Ford Europe groups super-efficient models like diesel Fiesta pictured under ECOnetic sub-brand
Ford's UK unit has introduced a new Fiesta variant capable of returning over 85mpg.
The new diesel 'ECOnetic' version emits 87g of CO2/km exempting it from UK annual 'road tax' (VED) and the London congestion charge. Its official EU test cycle combined figure is 85.6mpg.
The B-segment Fiesta, usually top or second in the UK sales charts, leads a Ford car range which has reduced its average fleet CO2 emissions to 134g/km today from 154.5g/km in 2006 according to independent analysis by Clean Green Cars.
"As market leader in the UK, selling more cars and vans than any other manufacturer, Ford's low-CO2 technology has the greatest impact in shielding household budgets from the effect of rising fuel prices," the automaker said, noting that its own 2,000 Essex-based engineers lead development of the company's latest petrol and diesel engines.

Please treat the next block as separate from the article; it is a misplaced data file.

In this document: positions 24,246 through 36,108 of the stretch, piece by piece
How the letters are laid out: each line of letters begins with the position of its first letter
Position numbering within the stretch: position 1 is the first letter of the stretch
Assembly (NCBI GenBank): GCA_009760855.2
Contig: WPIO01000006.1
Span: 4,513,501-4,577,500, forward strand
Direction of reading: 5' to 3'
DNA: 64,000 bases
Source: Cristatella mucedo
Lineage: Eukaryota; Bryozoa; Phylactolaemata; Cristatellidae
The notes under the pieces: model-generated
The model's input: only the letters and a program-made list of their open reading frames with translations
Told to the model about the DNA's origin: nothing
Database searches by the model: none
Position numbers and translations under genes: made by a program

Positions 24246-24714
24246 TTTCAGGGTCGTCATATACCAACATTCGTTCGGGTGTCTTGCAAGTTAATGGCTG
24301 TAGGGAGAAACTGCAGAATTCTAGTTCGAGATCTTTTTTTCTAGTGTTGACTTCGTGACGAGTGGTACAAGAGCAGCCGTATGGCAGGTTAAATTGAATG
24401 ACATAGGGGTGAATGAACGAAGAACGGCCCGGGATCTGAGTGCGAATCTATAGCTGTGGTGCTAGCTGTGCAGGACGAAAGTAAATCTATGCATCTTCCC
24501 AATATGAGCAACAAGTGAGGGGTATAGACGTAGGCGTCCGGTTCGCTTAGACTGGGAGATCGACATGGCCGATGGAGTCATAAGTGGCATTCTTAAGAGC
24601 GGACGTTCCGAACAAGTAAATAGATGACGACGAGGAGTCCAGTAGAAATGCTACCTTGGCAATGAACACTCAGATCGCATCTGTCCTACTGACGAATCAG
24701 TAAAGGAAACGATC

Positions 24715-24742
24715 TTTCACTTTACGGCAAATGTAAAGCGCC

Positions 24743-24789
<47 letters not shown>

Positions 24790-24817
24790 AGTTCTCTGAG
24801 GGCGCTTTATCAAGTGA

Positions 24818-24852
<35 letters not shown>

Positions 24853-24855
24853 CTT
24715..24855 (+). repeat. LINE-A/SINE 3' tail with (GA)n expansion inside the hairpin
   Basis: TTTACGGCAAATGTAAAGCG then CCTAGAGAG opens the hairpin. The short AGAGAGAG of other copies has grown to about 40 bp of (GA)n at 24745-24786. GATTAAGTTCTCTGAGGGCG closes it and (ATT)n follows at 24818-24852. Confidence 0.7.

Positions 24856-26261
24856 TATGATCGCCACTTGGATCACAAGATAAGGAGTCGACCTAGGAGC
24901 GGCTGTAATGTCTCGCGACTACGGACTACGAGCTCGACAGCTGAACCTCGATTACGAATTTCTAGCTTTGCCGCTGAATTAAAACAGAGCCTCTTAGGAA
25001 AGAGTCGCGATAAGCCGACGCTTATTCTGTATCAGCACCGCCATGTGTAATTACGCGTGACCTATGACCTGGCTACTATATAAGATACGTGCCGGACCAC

Six years ago the best a Fiesta could achieve was 65.1mpg, a Focus could do no more than 51.4mpg and the Mondeo 44.1mpg.
The C-segment Focus ECOnetic sold in the UK is also road tax- and congestion charge-exempt at 83.1mpg (88g CO2/km) and a 65.6mpg (114g) D-segment Mondeo equivalent is available as both a five-door hatchback and estate (wagon).
All these diesel models use Ford's 1.6-litre TDCi engine assembled at the automaker's Dagenham diesel centre which is part of a joint venture with PSA Peugeot Citroen. Similar engines are also used in Volvo, Mazda, Citroen and Peugeot models.
New 125PS and 100PS versions of the one-litre EcoBoost engine launched first in the Focus achieve up to 58.9mpg (and 109g CO2) which saves owners first-year road tax charges.
Such efficient new engines from Ford and other automakers apparently have drawn the attention of the tax-raising UK chancellor (finance minister) Gorge Osborne who unveiled his fiscal 2012-13 nudget on Wednesday (21 March), including another, unpopular GBP0.03p-plus per litre hike in fuel duty to take effect from next August.
With more and more cars going on sale exempt from road tax (and congestion charging) Osborne indicated the vehicle tax regime would be changed saying, in his budget statement: The government is to consider whether to reform VED over the medium term “to ensure that all motorists continue to make a fair contribution to the sustainability of the public finances, and to reflect continuing improvements in vehicle fuel efficiency”.